2017 saw South African Tourism announce that it had set itself the ambitious goal of increasing the country’s visitor numbers by five million by the year 2022. This was just a couple of months after Sisa Ntshona joined the organization as Chief Executive, and it’s been an interesting time at the helm for Ntshona, as told to editor Dylan Rogers over lunch in Johannesburg.
Breaking down that “Five in Five…” goal, SA Tourism wants to see four million more international visitors and a million more domestic travellers – on top of 2017’s numbers – by 2022, and if the country is successful in hitting those targets, Ntshona will be a happy man.
As it stands, he concedes that the numbers are slightly down on last year, but he remains bullish that the “Five in Five…” programme won’t follow a linear progression and that a foundation needs to be laid.
I’m interested in that domestic traveller number and put it to Ntshona that perhaps this hasn’t previously been a focus area for SA Tourism?
“Only now are we starting to develop products that focus on domestic consumption, whereas in the past there was perhaps a preoccupation with marketing South Africa solely at the international traveller,” agrees Ntshona. “If you look back, historically, during the Apartheid years, the pool was so small that it didn’t make sense to market to the domestic traveller.”
It’s an interesting observation, with Ntshona pointing out that even post-1994, mobility was not necessarily ingrained in a segment of the South African population that just 30, 40 years ago needed passes just to move from one city to the next.
“These things are generational,” he says. “If you grew up in a family that travelled, you travelled. Travel is about confidence, and that’s why business travel is so important, because for a lot of people it’s their first introduction to travel.”
That’s one of the reasons why SA Tourism has identified the ‘bleisure’ concept as an opportunity and has been working with the Association of Southern African Travel Agents (ASATA) on a programme to encourage corporates to get their travellers to add some leisure travel days to their business trips.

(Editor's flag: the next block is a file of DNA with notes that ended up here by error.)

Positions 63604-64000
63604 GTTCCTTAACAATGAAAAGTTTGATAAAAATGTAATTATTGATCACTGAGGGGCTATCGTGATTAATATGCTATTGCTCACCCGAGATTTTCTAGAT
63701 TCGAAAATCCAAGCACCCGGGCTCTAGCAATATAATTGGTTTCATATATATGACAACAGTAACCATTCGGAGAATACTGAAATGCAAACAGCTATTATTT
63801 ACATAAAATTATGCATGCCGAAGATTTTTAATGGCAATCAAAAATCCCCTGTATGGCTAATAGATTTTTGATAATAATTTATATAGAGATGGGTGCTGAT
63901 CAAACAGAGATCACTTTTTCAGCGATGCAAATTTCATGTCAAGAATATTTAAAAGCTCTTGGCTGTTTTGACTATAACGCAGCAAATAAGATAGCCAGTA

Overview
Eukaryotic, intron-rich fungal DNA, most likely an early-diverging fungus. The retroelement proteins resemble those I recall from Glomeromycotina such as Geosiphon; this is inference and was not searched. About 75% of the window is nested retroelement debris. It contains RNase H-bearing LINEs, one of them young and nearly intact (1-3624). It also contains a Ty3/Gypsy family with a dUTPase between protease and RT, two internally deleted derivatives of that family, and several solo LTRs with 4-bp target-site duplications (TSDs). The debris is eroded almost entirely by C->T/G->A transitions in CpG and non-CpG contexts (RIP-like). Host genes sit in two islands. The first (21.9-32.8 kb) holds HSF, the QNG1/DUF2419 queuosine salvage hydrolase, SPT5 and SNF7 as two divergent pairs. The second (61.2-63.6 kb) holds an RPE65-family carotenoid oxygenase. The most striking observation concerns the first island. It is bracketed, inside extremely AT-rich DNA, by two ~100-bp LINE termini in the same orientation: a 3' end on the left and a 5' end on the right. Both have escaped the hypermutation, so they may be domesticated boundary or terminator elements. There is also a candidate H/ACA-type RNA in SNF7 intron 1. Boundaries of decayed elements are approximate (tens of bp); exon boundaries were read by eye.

“This is where we’re telling corporates that they also have a role to play in stimulating domestic tourism,” says Ntshona.
Another area is the business events space, where SA Tourism has a highly-respected National Convention Bureau that works hard at attracting international events to South Africa. Already the country is ranked – according to the world standard ICCA rankings – as the premier events destination on the African continent, but SA Tourism has a broader brief.
“Now that we’ve proved we can host big events, as a country, we are tasked with ensuring geographic spread,” says Ntshona. “It can’t only happen in Cape Town, Sandton and Durban. We now have to light up the other areas of the country.”
To this end, SA Tourism offers incentives to those organisers open to taking their events to South Africa’s ‘smaller’ regions. Ntshona cites the likes of East London and Kimberley that both have international convention centres, but who obviously aren’t front of mind when a destination is being considered.
“The incentives help stimulate the economy in that region and create space for the National Convention Bureau to bid for big international events,” he says. “Instead of going for bigger, how about ensuring geographic spread, because if the water crisis in Cape Town has taught us anything, it’s that concentration is a risk.”
Speaking of Cape Town, say “Day Zero” and Ntshona flinches.
“There were the unintended consequences around the communication related to the water crisis,” he says. “Firstly, by coming up with ‘Day Zero’ may have worked domestically by shocking everyone into action, but globally, it just took on a life of its own and it was as if there was an ‘Armageddon’ moment with a countdown.”
That being said, Ntshona doesn’t believe the water crisis has been all doom and gloom.
“Positively, it has encouraged innovation, as suddenly, conferences at the CTICC became ‘water neutral’ and PCOs have been challenged to become more innovative around water consumption,” he says.
Beyond that, he sees an opportunity for South Africa.
“It’s our gift to the world – a playbook about how to respond to a water crisis,” says Ntshona. “We want to own the water narrative globally. We want to position South Africa as the place to go to, to speak about water.”
Further than that, Ntshona also believes the time is right to position the country as something more than a place that just offers “the three Bs: the beach, the Berg and the bush.”
“We just need to balance it with other offerings,” he says. “It’s taken a crisis for us to get our act together.”